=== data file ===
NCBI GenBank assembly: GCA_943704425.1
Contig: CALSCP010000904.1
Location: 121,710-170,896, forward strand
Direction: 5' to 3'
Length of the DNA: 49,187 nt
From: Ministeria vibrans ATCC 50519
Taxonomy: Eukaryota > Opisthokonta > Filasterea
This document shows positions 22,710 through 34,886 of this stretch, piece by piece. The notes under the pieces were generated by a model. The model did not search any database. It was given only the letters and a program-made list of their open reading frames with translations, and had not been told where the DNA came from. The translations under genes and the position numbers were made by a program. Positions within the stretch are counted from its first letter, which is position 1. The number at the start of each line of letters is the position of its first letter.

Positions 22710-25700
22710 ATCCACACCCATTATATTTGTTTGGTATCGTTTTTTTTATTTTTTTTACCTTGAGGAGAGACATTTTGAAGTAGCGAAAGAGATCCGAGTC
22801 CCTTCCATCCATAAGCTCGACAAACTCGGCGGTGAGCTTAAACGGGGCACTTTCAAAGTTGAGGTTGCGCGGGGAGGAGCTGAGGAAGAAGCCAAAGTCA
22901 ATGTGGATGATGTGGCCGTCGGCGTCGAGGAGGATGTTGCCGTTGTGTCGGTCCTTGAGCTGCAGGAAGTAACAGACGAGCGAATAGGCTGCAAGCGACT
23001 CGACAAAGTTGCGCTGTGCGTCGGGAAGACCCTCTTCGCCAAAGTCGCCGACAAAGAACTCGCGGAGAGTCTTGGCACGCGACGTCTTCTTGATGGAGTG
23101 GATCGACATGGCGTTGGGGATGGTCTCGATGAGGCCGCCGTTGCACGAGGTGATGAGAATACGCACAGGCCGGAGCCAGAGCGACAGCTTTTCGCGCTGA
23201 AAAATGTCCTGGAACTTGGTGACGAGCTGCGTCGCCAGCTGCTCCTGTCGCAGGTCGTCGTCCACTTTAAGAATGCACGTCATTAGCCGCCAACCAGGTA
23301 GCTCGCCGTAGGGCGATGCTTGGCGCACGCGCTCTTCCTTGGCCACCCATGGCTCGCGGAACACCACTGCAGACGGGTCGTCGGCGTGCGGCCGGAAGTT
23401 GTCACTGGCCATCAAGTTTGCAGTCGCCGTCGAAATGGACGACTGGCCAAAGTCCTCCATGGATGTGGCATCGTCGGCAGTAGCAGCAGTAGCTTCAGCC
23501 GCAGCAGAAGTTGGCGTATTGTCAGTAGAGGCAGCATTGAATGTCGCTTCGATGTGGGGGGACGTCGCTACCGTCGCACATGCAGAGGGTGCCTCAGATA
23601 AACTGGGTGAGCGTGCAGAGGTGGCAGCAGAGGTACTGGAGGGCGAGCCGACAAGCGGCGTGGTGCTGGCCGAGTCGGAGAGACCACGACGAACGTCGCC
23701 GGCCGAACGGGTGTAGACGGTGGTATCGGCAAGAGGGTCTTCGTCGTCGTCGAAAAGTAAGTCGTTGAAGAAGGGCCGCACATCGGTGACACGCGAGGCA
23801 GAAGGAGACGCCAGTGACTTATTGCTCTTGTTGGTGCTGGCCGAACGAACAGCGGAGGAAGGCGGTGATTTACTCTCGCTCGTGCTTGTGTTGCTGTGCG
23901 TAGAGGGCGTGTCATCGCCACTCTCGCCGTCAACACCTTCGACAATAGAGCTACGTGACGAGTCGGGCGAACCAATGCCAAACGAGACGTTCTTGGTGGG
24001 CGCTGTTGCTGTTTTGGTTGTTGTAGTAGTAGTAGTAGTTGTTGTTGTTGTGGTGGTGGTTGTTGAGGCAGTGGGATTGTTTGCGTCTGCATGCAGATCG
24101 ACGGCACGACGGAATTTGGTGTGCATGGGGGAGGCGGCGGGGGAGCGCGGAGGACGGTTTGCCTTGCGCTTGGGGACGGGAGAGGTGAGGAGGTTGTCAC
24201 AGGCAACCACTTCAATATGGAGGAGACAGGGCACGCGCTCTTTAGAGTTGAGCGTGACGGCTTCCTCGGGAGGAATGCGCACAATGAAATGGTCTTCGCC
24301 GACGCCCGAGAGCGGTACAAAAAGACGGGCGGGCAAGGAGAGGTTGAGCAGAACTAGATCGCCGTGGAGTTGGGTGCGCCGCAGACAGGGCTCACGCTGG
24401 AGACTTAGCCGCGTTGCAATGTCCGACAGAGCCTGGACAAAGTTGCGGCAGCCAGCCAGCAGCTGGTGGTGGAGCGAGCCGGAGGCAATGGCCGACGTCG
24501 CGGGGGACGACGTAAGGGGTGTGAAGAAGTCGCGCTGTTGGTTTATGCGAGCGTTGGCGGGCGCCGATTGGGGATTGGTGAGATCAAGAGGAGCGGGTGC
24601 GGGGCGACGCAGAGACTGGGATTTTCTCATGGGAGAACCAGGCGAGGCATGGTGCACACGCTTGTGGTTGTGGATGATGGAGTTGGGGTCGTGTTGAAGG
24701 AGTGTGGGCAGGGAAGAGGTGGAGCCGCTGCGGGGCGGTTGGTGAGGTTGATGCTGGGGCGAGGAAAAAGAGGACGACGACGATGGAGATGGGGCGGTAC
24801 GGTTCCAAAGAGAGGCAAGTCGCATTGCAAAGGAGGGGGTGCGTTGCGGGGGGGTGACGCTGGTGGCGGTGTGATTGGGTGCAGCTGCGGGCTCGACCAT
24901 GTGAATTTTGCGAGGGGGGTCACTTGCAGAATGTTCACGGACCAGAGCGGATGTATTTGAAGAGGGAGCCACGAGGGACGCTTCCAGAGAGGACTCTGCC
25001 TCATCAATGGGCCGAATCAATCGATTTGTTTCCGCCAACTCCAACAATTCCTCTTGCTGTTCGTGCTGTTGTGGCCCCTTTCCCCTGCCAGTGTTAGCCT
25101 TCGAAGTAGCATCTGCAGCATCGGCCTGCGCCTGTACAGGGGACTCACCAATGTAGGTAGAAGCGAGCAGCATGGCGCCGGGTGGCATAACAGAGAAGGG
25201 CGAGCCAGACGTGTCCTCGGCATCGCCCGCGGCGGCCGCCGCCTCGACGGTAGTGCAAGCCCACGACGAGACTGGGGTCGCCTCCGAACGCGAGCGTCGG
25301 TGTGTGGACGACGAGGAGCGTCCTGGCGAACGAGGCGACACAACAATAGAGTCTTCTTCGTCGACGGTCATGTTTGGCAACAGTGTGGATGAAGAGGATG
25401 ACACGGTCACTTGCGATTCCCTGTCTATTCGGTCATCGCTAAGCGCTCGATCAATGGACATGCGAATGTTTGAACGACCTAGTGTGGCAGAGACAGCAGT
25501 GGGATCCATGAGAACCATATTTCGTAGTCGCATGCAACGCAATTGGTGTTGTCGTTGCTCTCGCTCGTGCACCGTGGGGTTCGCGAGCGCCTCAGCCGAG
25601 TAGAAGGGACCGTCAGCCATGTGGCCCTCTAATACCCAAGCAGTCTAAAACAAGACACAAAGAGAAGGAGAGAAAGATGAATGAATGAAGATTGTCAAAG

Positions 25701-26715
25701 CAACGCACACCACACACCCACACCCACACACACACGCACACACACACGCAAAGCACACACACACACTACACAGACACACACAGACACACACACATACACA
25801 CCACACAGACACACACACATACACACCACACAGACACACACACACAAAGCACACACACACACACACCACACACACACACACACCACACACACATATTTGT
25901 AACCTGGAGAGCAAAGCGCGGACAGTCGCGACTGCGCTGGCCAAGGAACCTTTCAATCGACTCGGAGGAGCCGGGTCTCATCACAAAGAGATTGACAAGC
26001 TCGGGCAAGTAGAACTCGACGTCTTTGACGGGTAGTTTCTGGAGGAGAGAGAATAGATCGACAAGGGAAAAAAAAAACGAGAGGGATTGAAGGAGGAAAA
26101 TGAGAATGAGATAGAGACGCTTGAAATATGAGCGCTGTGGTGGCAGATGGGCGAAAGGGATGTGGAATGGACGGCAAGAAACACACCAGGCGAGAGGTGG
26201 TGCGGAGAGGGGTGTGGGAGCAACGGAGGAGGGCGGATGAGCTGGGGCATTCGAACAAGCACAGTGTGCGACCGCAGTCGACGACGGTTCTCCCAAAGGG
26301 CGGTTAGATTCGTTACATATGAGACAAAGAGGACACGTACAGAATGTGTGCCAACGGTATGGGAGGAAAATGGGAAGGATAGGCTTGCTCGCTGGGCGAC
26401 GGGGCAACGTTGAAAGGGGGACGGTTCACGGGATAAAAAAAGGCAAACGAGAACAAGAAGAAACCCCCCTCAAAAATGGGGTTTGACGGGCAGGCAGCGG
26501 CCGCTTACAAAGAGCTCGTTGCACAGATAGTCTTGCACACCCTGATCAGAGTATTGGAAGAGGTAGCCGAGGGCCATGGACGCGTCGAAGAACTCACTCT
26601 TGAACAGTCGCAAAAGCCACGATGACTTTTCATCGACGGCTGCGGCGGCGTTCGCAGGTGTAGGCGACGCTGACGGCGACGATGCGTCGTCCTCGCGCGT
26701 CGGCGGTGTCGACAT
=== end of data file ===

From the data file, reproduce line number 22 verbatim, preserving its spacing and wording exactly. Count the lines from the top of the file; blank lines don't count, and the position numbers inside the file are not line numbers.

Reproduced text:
23901 TAGAGGGCGTGTCATCGCCACTCTCGCCGTCAACACCTTCGACAATAGAGCTACGTGACGAGTCGGGCGAACCAATGCCAAACGAGACGTTCTTGGTGGG